HRW criticizes Iraq Kurdistan for detaining and persecuting journalists

[JURIST] Human Rights Watch (HRW) [advocacy website] on Sunday urged [press release] Iraq's semi-autonomous Kurdistan Regional Government (KRG) [official website, in Persian] to stop detaining journalists and political opponents who criticize government officials. HRW stated that the Kurdistan Security Agency and Kurdistan police had arrested journalists and publishers of articles without warrants and had detained them for up to a year without filing charges or holding trials. HRW also criticized a proposed criminal insult law that, if passed, would limit free speech and prevent investigative journalism by banning "insult" against religious and political leaders. The rights group stated the government should respect Article 2 of the Kurdistan Press Law [text, PDF], which protects journalists' right to obtain and publish information without fear of arrest, and provides that a journalist may not be charged with defamation if the journalist publishes or writes about the work of a public official so long as what was published does not go beyond the affairs of the profession. HRW called on the KRG to end impunity for government officials who abuse their power in ordering the arrests of journalists and political activists.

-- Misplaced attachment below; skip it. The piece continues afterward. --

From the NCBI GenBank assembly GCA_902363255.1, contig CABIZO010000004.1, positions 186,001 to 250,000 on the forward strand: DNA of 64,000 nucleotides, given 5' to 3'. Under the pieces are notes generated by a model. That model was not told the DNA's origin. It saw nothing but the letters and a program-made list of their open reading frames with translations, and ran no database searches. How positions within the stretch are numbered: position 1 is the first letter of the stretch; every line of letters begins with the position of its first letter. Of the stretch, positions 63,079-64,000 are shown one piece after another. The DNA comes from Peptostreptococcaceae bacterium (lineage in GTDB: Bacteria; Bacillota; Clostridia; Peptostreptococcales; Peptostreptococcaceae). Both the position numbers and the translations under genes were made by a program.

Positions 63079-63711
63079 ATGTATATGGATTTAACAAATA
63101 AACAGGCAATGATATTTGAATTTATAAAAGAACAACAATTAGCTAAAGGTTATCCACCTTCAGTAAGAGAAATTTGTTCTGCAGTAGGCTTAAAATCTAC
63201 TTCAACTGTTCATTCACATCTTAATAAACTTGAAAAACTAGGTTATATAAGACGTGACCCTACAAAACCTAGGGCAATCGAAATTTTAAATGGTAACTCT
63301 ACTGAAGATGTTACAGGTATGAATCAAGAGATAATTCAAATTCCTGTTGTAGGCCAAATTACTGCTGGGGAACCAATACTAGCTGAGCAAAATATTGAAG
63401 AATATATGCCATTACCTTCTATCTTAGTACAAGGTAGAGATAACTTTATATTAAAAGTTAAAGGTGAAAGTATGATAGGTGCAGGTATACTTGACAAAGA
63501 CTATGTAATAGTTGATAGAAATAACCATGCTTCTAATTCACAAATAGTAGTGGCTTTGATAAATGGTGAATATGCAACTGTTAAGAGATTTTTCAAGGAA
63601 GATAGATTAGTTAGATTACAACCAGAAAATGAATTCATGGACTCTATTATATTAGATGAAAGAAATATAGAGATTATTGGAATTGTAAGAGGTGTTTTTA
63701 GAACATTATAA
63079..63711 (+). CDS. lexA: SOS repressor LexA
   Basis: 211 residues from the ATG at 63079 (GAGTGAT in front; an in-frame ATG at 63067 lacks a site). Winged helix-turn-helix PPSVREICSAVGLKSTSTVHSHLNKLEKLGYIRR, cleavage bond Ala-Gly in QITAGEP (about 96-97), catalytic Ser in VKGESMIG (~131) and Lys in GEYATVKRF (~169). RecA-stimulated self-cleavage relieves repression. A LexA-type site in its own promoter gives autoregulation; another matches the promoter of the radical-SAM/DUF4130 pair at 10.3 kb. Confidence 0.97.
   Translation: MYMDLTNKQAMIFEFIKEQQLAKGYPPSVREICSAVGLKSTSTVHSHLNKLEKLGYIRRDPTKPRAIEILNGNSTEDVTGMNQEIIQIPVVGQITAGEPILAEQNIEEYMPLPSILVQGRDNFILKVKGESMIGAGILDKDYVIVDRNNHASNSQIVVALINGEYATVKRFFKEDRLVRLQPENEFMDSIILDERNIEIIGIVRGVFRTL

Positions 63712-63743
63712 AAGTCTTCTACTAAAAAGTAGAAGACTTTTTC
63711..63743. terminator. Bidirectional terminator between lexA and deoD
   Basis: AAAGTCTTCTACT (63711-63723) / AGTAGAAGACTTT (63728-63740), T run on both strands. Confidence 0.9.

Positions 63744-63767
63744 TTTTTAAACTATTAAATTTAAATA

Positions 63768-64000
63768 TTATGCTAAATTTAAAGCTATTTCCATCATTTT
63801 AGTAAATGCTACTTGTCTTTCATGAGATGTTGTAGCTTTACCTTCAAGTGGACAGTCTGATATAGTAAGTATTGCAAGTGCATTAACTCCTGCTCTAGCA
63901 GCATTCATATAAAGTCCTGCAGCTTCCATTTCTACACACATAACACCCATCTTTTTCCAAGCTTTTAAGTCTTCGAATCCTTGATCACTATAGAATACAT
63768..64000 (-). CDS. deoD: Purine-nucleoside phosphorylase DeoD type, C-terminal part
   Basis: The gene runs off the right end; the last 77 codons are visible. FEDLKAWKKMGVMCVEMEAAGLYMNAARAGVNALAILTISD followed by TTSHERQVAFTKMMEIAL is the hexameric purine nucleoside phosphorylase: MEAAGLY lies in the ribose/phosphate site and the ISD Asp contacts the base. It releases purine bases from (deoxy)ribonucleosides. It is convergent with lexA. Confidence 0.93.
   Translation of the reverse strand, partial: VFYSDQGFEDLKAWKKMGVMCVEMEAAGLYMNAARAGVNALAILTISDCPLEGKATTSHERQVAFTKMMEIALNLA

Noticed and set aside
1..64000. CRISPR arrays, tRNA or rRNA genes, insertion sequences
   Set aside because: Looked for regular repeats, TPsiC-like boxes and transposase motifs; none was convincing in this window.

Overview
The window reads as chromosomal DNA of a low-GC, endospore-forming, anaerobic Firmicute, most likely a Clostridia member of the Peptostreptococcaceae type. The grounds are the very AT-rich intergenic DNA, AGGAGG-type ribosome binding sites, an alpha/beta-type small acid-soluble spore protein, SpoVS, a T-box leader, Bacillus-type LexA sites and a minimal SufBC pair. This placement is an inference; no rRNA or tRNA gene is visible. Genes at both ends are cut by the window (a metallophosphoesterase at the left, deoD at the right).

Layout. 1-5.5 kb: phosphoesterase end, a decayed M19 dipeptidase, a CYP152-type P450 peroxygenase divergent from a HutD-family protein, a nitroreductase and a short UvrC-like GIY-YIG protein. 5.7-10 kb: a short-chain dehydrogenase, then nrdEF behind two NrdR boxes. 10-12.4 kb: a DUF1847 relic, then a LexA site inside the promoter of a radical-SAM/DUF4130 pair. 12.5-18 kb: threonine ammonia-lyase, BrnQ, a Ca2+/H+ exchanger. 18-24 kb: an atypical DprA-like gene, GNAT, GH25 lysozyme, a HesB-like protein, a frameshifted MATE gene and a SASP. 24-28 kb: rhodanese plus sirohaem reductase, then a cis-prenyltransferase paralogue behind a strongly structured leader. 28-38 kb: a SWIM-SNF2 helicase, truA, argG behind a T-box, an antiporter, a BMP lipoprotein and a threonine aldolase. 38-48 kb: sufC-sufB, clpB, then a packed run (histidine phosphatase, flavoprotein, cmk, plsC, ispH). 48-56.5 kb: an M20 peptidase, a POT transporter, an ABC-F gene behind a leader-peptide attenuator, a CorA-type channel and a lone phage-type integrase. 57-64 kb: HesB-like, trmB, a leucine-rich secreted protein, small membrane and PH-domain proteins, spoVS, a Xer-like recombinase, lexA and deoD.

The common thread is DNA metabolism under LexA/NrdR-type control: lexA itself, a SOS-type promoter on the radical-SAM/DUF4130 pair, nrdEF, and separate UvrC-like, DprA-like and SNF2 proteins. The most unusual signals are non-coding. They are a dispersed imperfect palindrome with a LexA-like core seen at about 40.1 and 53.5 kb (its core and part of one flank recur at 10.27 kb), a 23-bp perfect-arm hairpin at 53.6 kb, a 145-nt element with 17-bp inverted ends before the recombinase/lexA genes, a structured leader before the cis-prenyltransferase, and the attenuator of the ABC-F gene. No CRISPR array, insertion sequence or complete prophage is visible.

The KRG has previously been criticized for its violation of free speech and free press. A report released [JURIST report] by Amnesty International (AI) in April 2011 stated that Iraqi authorities must end attacks on peaceful protesters and released a report [text, PDF] asserting that Iraqi and Kurdistan authorities had shot and killed demonstrators and detained and tortured political activists, targeting journalists covering the protests. In 2010, the HRW reported [JURIST report] that journalists in Iraqi Kurdistan who criticize the government faced increased intimidation, violence and lawsuits, and said that journalists in Iraq faced increasing defamation claims for articles criticizing politicians, political parties and government officials.

 

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